In defense of Part 2, it is my belief that Deathly Hollows is the weakest of the seven books, since it too felt fairly anti-climactic and rushed. However, Potter fans will no doubt be accepting of the final installment of the film franchise (there were certainly enough claps in the theater), regardless of its flaws, and it is still one of the best entries in the series. Those of us who had hoped for more will no doubt be forgotten amongst the flood of critical and fanboy praise, but it really is too bad that Part 2 couldn't live up to Part 1.
I did wonder for a moment what it would have been like to be ten instead of fifteen when the first movie came out. I certainly wouldn't like the films as much as this girl, but I can understand how people feel they developed along with the characters. Although saying it out loud makes you a huge fag.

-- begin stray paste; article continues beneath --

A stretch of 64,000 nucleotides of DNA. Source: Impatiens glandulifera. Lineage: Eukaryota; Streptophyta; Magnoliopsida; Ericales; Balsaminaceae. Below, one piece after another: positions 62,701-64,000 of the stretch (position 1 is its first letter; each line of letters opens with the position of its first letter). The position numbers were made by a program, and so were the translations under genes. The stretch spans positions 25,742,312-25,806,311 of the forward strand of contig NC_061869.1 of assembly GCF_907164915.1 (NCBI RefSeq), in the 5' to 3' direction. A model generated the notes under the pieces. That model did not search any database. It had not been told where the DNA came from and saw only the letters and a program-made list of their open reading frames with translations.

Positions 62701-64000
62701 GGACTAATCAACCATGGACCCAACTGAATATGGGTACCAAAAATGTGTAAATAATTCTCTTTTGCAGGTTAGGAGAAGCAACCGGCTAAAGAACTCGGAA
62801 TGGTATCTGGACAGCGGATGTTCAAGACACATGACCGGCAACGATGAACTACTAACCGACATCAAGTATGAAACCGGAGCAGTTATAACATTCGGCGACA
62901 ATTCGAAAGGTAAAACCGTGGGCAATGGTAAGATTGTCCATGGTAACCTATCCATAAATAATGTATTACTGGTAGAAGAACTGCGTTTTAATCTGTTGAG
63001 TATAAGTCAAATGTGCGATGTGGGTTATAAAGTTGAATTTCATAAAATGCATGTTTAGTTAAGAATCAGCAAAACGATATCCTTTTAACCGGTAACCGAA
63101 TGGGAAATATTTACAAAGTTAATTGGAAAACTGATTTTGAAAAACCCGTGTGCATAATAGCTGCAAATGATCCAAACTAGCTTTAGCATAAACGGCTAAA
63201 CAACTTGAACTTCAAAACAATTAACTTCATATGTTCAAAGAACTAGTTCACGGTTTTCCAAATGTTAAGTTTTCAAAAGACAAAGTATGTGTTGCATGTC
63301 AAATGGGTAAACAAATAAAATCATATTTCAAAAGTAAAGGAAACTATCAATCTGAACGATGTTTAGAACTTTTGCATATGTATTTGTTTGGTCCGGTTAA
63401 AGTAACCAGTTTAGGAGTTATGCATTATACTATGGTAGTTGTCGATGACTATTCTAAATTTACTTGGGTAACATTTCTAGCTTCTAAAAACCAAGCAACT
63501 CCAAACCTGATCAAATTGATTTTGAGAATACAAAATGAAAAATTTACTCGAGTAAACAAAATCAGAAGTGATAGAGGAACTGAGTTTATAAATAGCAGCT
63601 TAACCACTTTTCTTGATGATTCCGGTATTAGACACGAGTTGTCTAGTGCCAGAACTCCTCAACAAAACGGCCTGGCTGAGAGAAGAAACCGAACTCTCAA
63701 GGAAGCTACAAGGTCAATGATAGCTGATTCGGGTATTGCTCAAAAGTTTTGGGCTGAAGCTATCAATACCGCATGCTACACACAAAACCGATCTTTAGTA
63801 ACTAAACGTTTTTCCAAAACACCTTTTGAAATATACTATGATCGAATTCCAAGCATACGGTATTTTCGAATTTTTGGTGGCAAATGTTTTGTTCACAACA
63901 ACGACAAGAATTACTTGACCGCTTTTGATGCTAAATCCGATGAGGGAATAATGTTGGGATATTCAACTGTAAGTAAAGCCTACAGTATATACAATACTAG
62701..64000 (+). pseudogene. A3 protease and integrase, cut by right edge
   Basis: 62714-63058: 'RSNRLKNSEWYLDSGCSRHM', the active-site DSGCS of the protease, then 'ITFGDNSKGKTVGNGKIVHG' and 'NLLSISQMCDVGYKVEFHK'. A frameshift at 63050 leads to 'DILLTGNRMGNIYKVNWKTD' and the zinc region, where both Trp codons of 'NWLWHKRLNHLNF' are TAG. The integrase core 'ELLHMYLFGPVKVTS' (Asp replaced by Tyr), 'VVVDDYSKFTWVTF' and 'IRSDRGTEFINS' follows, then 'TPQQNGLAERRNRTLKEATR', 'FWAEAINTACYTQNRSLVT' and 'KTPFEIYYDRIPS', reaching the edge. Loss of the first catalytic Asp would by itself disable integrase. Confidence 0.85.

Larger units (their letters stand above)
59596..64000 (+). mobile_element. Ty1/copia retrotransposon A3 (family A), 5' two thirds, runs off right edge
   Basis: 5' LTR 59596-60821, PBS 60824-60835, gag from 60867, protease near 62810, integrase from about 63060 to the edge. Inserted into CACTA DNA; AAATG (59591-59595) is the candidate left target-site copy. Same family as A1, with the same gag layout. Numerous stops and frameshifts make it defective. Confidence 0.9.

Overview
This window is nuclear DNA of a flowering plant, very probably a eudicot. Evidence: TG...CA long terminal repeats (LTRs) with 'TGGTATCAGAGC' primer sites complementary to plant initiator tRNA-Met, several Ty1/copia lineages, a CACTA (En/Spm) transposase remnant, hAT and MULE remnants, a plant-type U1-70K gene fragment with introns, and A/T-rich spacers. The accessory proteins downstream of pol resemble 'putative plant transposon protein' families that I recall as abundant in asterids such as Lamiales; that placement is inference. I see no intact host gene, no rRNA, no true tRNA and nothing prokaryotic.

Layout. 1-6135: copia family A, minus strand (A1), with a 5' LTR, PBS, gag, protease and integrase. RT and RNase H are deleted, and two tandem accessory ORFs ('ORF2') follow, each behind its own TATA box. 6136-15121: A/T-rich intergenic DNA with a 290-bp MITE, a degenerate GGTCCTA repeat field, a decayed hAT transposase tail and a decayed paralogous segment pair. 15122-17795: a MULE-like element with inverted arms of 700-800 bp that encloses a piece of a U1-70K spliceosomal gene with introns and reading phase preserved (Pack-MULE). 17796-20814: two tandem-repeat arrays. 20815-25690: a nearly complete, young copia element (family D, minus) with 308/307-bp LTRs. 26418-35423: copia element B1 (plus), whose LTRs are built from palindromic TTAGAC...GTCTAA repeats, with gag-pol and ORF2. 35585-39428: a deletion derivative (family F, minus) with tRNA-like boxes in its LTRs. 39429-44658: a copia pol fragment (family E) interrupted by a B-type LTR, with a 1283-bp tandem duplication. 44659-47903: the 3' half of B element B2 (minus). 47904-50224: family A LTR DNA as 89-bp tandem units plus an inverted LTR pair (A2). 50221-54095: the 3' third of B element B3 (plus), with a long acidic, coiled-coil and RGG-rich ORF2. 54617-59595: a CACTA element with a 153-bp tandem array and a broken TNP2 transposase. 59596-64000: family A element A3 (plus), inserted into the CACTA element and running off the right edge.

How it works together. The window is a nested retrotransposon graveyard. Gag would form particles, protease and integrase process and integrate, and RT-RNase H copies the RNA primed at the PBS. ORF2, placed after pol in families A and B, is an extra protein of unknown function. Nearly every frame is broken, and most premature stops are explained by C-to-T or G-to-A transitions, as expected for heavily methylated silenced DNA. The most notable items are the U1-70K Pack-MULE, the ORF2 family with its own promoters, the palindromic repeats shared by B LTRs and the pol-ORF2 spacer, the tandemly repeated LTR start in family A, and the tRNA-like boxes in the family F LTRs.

Additionally, how did so many people get into these films without reading the books? This is a serious question and someone better explain it to me. I either A) have read the source material so I watch the adaptation regardless of its quality, or B) watch the adaptation and immediately read the source material. I understand that being a wizard is totally awesome, but how good were these films without reading the books? I tend to treat film adaptations as a shortcut reminder as to what happened in the book (excuse to not read the book again), and not much else, except in the rare case where the adaptation is as good as the source material (which almost never happens and most certainly did not happen here).
I am now drunk and using too many parentheticals. Good night.